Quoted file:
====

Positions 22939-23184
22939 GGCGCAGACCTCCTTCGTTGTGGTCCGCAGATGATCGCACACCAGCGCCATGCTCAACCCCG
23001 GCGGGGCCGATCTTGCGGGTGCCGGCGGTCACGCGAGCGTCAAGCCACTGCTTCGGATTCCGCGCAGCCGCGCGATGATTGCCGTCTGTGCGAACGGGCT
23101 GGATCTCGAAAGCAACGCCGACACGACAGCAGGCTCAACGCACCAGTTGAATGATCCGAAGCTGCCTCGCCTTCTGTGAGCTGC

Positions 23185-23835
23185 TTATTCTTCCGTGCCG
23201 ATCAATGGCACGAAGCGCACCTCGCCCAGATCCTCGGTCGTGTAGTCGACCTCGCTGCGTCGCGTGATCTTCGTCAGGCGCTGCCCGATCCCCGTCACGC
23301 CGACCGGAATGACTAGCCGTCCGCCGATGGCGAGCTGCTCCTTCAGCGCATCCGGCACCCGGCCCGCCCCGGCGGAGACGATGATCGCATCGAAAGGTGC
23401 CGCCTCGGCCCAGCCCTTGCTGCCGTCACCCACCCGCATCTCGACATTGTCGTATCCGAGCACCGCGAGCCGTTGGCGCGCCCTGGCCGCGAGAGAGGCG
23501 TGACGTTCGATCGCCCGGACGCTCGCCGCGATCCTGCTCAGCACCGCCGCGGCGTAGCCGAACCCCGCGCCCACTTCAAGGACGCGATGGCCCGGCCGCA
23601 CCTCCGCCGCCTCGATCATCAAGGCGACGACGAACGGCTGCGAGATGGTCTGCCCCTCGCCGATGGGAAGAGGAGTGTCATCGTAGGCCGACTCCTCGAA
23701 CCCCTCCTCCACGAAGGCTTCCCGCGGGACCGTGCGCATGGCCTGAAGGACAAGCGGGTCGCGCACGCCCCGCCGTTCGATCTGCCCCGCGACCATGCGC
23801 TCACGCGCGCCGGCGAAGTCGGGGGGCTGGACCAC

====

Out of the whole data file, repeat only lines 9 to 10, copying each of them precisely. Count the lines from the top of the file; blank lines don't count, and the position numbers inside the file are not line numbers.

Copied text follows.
23401 CGCCTCGGCCCAGCCCTTGCTGCCGTCACCCACCCGCATCTCGACATTGTCGTATCCGAGCACCGCGAGCCGTTGGCGCGCCCTGGCCGCGAGAGAGGCG
23501 TGACGTTCGATCGCCCGGACGCTCGCCGCGATCCTGCTCAGCACCGCCGCGGCGTAGCCGAACCCCGCGCCCACTTCAAGGACGCGATGGCCCGGCCGCA